The coronary vasodilator effect of bradykinin (BK) in the rat is independent of NO but dependent on activation of phospholipases with involvement of cytochrome P450 mono-oxygenase (P450) and stimulation of Ca++-activated K+ channels, implicating an unidentified hyperpolarizing factor generated via P450 metabolism of arachidonic acid (AA). Because P450 activity also generates free radicals, such as superoxide, which can lead to the formation of hydrogen peroxide and hydroxyl radicals, which are vasoactive, we addressed the contribution of superoxide to the vasodilator effect of BK in the rat heart. Using rat renal microsomes as a source of P450, we verified that P450-dependent metabolism of AA generated superoxide, as detected by chemiluminescence with lucigenin. The signal was almost abolished by inhibition of P450 with clotrimazole and the superoxide scavenger 4,5-dihydroxy-1,3-benzene sulfonic acid. However, base-line superoxide formation, detected by chemiluminescence, in cardiac slices and perfused hearts was unchanged in response to BK or AA. Furthermore, in perfused hearts treated with nitroarginine and indomethacin to eliminate NO and prostaglandins and elevate perfusion pressure, dose-dependent vasodilator responses to BK were unaffected by superoxide dismutase plus catalase, a combination that abolished dilator responses to hydrogen peroxide. Similarly, the superoxide scavengers 4,5-dihydroxy-1,3-benzene sulfonic acid and 4- hydroxy-2,2,6,6-tetramethylpiperidinenoxyl were without effect on vasodilator responses to BK. Thus, the coronary vasodilator action of BK is independent of superoxide or its derivatives, which can be excluded as hyperpolarizing factors mediating NO-independent vasodilation in the rat.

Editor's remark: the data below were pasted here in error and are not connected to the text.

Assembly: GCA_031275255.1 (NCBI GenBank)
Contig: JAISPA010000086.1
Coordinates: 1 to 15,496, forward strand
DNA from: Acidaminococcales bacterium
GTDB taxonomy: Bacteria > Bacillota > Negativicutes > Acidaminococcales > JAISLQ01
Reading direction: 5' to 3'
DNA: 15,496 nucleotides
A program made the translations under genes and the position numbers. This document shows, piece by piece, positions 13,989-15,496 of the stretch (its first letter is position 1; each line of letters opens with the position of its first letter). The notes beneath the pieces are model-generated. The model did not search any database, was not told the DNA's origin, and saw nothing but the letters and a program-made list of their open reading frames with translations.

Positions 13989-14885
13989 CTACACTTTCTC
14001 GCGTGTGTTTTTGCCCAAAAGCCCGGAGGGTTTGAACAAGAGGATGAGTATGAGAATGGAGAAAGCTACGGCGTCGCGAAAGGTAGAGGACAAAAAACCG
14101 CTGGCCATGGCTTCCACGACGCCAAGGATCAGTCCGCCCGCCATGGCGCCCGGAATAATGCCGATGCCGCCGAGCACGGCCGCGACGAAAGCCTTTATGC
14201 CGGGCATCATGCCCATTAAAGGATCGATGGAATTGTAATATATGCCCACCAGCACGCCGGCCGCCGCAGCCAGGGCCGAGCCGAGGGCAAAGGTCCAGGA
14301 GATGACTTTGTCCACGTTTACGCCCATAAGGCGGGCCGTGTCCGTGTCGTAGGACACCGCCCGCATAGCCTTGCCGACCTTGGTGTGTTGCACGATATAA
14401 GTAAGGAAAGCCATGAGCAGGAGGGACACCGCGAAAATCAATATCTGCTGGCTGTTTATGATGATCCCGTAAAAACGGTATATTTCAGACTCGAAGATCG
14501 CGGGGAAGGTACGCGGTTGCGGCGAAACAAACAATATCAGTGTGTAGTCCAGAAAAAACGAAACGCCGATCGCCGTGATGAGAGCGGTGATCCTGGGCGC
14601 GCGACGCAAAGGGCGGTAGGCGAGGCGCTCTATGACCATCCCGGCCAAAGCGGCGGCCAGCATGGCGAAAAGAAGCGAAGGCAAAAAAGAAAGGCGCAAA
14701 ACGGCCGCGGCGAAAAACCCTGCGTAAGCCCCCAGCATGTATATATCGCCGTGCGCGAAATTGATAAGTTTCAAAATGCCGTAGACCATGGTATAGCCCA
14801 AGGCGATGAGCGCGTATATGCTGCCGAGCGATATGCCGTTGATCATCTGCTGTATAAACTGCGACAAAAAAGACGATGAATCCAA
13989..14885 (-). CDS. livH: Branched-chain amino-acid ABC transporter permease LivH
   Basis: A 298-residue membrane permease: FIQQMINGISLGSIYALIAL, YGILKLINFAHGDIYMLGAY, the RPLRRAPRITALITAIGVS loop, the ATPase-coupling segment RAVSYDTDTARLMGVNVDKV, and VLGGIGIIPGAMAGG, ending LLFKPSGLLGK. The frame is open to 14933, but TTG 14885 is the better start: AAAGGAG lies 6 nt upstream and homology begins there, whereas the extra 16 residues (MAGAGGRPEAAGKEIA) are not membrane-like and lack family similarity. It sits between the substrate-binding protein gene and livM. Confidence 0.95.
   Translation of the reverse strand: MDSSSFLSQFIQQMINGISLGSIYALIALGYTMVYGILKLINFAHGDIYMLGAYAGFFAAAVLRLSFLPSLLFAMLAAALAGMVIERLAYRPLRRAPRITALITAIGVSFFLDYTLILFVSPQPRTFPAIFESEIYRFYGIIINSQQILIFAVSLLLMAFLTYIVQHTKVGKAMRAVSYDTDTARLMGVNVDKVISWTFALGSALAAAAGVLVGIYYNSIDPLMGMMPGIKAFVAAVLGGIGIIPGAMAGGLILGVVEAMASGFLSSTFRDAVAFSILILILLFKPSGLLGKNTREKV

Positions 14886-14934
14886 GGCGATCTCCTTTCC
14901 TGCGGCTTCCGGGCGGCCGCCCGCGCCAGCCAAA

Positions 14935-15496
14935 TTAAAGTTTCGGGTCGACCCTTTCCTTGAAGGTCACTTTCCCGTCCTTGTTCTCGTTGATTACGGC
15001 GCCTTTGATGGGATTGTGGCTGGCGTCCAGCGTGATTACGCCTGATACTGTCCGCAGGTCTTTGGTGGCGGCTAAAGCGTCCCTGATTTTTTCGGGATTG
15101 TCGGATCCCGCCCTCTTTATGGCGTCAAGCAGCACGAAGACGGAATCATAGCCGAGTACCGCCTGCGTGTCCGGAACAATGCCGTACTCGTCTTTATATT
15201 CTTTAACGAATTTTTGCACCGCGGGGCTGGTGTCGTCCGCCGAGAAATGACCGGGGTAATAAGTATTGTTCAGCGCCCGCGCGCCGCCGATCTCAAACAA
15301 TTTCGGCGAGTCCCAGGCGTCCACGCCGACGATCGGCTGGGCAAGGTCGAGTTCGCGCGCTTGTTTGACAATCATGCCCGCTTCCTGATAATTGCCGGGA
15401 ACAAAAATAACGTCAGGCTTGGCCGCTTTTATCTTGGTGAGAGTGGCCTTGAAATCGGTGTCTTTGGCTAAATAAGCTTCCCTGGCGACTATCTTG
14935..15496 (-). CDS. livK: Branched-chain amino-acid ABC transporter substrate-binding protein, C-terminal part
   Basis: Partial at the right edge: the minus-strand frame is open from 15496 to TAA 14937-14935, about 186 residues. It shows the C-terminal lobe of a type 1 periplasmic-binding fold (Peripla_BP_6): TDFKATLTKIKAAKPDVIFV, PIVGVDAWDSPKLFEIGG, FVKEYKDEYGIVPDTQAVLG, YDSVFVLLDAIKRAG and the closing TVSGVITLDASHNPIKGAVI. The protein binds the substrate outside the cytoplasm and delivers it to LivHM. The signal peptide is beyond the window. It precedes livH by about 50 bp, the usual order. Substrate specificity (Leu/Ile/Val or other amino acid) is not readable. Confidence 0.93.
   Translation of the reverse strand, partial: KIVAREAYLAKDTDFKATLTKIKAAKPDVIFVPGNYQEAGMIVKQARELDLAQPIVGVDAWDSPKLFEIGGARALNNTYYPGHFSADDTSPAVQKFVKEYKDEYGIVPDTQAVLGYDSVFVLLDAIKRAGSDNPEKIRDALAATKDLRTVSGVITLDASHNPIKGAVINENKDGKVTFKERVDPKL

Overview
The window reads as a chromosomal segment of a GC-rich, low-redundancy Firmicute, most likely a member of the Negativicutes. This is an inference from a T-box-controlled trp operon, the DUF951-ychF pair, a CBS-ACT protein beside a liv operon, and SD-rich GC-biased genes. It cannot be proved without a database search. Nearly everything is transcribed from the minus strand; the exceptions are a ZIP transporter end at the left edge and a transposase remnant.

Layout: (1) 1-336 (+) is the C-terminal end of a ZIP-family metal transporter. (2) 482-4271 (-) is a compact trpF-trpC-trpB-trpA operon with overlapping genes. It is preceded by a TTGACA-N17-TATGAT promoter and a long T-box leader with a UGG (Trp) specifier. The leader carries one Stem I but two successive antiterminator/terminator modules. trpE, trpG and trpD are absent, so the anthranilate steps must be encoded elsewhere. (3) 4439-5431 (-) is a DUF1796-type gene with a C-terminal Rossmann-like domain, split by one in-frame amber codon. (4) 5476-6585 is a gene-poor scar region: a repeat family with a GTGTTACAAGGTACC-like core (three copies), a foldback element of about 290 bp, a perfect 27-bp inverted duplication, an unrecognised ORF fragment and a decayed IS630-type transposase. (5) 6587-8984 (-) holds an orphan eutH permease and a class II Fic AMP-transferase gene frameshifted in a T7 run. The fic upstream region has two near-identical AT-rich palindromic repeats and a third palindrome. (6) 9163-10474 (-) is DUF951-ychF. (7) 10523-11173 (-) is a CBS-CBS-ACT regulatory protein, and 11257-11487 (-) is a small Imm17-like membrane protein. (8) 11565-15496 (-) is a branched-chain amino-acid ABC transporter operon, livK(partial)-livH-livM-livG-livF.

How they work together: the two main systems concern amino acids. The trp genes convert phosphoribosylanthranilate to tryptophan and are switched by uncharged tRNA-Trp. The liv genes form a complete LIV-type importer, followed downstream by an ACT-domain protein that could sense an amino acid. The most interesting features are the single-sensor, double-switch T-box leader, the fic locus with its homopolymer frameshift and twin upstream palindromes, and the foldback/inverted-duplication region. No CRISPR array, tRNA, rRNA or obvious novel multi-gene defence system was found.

|Original language||English (US)|
|Number of pages||8|
|Journal||Journal of Pharmacology and Experimental Therapeutics|
|State||Published - May 3 1997|
ASJC Scopus subject areas
- Molecular Medicine